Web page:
The spherical wavelet algorithm described in Section 3.2 was performed to calculate the strain rates of the velocity field due to the viscoelastic relaxation. Figure 11a shows the principal strain rates and areal strain rates at scales 2–9. The direction of the maximum principal strain rate was oriented NW–WNW, while the orientation of minimum principal strain rate was in the direction of NE–ENE. As shown in Figure 11b–d, the magnitudes for the principal strain rates reduced with the decrease of the decomposition scales. Compressional deformation appeared in the southern segments of the DHY and YYF, with a maximum value of 12.10 nstrain/year at the intersection of northeastern China and the southeastern part of the Russian Far East. The principal strain rates and areal strain rates at scale 6 (Figure 11b) display that spatially the compression and extension appeared alternately around the border between northeastern China and the Russian Far East, with magnitudes of areal strain rates of less than 6.00 nstrain/year. The rest of the areas show relatively small magnitudes for the strain rates, at ~2.00 nstrain/year. Figure 11c,d shows the principal strain rates and areal strain rates at scale 5 and scale 4, respectively. It can be seen that the study area had an areal strain rate magnitudes of less than 2.00 nstrain/year at the two compositional scales. Furthermore, dilation deformation occurred in the entire segments of DMF and YYF, whereas compressional deformation appeared in the southeastern zone of the Russian Far East.
As shown in Figure 12a, a very heterogeneous deformation pattern was identified for the maximum shear strain rate at scales 2–9. A larger gradient was found around the southernmost zone of the intersection of northeastern China and the Russian Far East, with a maximum value of 26.00 nstrain/year. The maximum shearing deformation shows a southeast to northwest decrease with the increase of epicenter distance. The maximum shear strain rate at scale 6 (Figure 12b) shows that there was localized shearing sense deformation around the southernmost zone of northeastern China and the Russian Far East, with a maximum value of 12.00 nstrain/year. The other areas had maximum shear strain rates less than 3.00 nstrain/year. Figure 12c shows the maximum shear strain rate at scale 5. Localized shearing was identified around the intersecting area of northeastern China and the southeastern zone of the Russian Far East, with a maximum value of 5.10 nstrain/year. The maximum shear strain rate at scale 4 (Figure 12d) shows that the above mentioned area of localized shear was larger than that at scale 5, but with smaller magnitudes. The other areas show insignificant shearing deformation in terms of their magnitudes.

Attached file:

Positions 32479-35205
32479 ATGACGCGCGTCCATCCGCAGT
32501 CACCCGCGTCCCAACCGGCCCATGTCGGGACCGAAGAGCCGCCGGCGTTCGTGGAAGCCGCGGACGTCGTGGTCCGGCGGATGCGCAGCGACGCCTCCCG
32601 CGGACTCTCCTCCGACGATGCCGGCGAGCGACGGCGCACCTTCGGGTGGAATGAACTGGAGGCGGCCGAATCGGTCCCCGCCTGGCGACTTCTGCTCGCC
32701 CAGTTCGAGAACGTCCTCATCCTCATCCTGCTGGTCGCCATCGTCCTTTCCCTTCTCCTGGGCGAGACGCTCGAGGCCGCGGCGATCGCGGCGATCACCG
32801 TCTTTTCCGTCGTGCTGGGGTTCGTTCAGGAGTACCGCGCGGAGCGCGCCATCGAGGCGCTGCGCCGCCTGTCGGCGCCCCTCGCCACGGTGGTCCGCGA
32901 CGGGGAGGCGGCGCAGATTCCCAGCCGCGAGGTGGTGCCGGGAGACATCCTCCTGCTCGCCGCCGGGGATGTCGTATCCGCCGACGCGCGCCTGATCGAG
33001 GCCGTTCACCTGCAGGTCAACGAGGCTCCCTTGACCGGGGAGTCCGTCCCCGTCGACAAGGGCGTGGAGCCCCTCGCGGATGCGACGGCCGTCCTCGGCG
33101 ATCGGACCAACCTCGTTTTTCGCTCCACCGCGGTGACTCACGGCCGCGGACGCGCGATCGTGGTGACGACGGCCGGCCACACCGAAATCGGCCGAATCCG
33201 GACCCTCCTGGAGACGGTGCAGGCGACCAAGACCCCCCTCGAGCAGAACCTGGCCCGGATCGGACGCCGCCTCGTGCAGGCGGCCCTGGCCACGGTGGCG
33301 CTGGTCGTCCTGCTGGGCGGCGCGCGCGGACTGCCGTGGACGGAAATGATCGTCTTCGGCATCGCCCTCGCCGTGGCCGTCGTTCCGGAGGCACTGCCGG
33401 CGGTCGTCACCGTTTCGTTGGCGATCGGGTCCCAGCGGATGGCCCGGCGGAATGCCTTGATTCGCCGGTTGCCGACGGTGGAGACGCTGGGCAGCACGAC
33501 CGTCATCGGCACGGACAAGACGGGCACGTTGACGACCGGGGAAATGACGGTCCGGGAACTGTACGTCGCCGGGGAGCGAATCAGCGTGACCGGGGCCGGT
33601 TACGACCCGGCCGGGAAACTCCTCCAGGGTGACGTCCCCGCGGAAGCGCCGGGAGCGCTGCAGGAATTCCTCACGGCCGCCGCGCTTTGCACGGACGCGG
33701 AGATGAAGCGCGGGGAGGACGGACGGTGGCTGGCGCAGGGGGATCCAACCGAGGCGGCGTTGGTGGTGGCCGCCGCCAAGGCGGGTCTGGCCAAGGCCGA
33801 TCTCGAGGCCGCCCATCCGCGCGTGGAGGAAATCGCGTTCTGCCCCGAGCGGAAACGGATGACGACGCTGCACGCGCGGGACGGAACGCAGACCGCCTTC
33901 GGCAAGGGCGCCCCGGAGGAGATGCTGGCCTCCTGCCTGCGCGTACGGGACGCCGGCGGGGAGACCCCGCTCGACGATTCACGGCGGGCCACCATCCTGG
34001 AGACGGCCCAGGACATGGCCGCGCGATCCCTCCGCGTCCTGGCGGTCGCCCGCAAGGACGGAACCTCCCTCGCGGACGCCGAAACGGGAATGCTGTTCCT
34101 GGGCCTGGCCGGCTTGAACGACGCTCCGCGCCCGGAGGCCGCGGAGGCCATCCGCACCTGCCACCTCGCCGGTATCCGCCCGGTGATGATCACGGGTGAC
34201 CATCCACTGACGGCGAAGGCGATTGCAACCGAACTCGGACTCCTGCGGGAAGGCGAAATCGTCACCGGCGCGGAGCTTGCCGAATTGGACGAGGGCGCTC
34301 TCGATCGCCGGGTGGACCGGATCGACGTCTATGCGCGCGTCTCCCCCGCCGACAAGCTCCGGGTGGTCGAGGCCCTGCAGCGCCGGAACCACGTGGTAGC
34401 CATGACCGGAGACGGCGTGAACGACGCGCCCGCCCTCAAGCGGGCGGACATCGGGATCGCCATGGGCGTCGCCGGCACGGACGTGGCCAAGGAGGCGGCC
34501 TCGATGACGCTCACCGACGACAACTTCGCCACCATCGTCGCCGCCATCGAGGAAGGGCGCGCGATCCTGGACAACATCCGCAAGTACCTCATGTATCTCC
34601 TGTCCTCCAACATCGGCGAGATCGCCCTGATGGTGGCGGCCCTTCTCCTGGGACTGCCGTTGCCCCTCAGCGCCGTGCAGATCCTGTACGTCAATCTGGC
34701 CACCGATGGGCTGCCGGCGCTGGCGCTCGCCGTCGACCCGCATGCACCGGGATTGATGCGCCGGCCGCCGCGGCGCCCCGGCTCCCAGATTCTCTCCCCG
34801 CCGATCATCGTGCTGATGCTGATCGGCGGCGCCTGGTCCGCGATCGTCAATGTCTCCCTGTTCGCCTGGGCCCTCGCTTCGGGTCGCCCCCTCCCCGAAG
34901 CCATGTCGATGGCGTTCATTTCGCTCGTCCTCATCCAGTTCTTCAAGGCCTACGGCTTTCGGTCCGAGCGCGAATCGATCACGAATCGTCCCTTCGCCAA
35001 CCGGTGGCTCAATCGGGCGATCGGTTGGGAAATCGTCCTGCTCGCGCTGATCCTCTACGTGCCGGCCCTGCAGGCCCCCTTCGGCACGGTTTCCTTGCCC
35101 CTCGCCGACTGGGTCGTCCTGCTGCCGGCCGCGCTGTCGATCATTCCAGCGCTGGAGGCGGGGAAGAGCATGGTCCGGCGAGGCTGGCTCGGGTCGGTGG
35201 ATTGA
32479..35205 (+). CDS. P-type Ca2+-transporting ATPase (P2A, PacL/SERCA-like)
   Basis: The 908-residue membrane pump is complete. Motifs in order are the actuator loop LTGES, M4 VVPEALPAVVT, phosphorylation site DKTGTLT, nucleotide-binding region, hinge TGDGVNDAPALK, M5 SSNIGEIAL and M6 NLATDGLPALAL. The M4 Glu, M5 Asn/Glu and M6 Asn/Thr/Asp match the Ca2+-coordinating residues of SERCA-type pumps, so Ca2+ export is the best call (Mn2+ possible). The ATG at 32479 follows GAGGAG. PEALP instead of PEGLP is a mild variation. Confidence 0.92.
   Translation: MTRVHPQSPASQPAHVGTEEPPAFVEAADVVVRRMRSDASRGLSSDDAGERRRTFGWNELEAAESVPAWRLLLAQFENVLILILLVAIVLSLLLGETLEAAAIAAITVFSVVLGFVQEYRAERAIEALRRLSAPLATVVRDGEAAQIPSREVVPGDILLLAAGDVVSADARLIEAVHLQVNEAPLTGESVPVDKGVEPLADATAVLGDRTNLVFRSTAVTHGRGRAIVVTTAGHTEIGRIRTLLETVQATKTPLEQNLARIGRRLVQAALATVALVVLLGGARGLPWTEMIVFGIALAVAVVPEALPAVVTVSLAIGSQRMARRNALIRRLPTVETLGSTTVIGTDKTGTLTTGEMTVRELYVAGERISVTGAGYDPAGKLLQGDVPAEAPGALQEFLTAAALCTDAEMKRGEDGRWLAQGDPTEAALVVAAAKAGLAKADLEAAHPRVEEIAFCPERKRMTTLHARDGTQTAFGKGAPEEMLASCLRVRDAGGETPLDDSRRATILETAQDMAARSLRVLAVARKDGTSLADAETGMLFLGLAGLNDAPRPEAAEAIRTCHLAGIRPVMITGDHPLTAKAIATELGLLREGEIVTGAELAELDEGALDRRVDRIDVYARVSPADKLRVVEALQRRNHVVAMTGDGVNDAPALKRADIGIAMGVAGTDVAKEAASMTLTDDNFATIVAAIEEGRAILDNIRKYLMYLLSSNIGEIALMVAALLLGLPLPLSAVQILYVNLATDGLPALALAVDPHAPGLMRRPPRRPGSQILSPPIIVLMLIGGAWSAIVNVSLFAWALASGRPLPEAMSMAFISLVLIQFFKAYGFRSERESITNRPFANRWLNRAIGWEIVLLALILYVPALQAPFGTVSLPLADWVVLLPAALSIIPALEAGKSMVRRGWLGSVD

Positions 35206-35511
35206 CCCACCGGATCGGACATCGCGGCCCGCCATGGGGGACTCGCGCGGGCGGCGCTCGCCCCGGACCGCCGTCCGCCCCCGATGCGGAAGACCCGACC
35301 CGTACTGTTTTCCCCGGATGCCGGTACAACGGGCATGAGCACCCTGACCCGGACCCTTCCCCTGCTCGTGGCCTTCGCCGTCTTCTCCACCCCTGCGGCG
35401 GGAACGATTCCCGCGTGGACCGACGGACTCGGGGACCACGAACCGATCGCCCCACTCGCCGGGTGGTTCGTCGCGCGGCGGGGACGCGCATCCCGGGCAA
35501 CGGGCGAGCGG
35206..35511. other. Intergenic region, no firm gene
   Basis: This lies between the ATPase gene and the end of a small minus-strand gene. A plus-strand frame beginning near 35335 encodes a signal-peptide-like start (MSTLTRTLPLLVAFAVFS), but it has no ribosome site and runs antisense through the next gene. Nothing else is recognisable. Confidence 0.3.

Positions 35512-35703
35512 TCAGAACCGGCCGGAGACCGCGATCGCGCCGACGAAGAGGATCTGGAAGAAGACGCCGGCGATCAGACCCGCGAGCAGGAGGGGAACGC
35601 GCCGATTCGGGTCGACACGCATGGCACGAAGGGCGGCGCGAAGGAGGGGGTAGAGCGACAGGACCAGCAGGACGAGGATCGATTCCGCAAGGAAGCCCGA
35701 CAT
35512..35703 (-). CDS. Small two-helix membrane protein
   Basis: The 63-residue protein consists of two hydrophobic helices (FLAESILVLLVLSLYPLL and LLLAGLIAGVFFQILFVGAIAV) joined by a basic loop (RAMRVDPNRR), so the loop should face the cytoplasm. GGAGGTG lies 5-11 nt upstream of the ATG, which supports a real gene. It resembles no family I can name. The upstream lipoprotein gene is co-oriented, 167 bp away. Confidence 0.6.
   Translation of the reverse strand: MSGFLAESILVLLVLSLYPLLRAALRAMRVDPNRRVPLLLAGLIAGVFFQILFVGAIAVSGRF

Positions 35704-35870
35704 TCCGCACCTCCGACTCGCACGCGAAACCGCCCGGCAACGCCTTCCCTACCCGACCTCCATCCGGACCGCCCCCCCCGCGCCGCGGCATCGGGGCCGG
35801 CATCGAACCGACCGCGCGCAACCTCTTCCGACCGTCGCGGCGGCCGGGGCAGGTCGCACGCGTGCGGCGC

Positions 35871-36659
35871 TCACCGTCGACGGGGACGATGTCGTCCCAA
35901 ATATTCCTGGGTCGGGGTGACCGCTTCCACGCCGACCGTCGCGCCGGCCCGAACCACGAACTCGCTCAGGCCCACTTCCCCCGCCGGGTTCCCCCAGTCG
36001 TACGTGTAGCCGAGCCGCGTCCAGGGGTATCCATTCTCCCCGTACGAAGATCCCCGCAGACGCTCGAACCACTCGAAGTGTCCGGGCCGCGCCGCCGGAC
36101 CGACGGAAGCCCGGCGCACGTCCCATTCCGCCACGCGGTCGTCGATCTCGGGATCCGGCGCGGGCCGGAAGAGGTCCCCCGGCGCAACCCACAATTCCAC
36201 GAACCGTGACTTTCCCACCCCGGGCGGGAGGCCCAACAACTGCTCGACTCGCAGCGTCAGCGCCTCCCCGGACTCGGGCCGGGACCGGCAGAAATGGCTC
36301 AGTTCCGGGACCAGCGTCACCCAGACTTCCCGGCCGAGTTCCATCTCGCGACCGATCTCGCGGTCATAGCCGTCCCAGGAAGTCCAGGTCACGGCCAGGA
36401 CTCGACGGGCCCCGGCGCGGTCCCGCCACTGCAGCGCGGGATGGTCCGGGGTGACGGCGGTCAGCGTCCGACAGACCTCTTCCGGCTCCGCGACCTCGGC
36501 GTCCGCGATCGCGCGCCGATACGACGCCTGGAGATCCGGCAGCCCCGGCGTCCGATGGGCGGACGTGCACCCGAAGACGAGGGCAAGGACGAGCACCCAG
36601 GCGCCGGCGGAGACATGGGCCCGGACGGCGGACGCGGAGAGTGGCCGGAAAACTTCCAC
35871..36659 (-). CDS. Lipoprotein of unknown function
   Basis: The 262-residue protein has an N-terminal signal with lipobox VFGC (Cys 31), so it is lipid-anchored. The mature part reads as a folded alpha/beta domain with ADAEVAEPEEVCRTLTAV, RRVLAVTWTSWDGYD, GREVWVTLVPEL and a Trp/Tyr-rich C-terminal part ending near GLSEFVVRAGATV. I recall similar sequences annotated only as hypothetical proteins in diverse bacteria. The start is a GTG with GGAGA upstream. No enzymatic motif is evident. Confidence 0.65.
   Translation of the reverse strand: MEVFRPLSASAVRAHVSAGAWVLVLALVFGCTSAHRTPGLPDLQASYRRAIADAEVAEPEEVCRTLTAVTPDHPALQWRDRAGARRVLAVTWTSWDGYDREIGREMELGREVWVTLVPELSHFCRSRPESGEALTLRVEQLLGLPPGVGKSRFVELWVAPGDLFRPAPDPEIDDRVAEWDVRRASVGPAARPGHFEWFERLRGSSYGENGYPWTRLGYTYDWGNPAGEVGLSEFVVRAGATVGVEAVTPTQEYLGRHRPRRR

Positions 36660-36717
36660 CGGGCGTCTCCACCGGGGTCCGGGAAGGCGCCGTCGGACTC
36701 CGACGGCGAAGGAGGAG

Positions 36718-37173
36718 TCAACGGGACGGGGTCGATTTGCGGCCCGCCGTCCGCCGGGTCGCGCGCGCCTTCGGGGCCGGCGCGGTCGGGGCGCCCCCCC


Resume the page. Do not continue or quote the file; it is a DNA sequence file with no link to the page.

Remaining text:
5.2. Comparison of Strain Rate and Seismicity

We acquired an earthquake catalogue from the China Earthquake Data Center, providing fundamental seismic event properties, including locus, magnitude, depth, and phases of seismograms online. We extracted ML ≥ 3.0 events that took place in northeastern China after the 2011 Tohoku earthquake over the period of 2012–2017. Statistically, 767 ML ≥ 3.0 events and 208 ML ≥ 4.0 events recorded in this timespan. Moreover, 24 ML ≥ 5.0 earthquakes occurred in this timespan, among which six earthquakes were deep-focus events in the southeastern part of northeastern China, with focal depths larger than 440 km. We did not take into account the deep focus events, as these earthquakes could not bring about significant surface deformation, as sampled by GPS observations on the ground.